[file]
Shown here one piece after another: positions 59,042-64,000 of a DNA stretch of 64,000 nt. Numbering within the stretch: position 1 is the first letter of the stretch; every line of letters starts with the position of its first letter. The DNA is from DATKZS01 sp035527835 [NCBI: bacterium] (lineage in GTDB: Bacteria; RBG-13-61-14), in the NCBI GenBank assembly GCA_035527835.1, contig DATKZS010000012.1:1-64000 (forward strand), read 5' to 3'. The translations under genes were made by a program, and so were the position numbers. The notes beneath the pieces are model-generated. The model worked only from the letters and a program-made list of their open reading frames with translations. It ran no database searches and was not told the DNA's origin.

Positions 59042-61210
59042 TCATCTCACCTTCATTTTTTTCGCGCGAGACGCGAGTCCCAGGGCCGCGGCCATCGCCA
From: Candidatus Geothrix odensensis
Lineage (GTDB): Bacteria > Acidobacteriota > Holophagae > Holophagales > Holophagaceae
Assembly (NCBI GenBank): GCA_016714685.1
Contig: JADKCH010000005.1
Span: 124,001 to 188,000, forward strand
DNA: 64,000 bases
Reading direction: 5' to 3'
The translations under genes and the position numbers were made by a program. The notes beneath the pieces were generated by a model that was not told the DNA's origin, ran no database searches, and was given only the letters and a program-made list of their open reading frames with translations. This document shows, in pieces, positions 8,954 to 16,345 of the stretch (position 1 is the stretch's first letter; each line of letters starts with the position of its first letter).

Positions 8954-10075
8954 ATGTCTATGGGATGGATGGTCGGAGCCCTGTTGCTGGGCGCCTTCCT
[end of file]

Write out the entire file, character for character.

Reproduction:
Shown here one piece after another: positions 59,042-64,000 of a DNA stretch of 64,000 nt. Numbering within the stretch: position 1 is the first letter of the stretch; every line of letters starts with the position of its first letter. The DNA is from DATKZS01 sp035527835 [NCBI: bacterium] (lineage in GTDB: Bacteria; RBG-13-61-14), in the NCBI GenBank assembly GCA_035527835.1, contig DATKZS010000012.1:1-64000 (forward strand), read 5' to 3'. The translations under genes were made by a program, and so were the position numbers. The notes beneath the pieces are model-generated. The model worked only from the letters and a program-made list of their open reading frames with translations. It ran no database searches and was not told the DNA's origin.

Positions 59042-61210
59042 TCATCTCACCTTCATTTTTTTCGCGCGAGACGCGAGTCCCAGGGCCGCGGCCATCGCCA
From: Candidatus Geothrix odensensis
Lineage (GTDB): Bacteria > Acidobacteriota > Holophagae > Holophagales > Holophagaceae
Assembly (NCBI GenBank): GCA_016714685.1
Contig: JADKCH010000005.1
Span: 124,001 to 188,000, forward strand
DNA: 64,000 bases
Reading direction: 5' to 3'
The translations under genes and the position numbers were made by a program. The notes beneath the pieces were generated by a model that was not told the DNA's origin, ran no database searches, and was given only the letters and a program-made list of their open reading frames with translations. This document shows, in pieces, positions 8,954 to 16,345 of the stretch (position 1 is the stretch's first letter; each line of letters starts with the position of its first letter).

Positions 8954-10075
8954 ATGTCTATGGGATGGATGGTCGGAGCCCTGTTGCTGGGCGCCTTCCT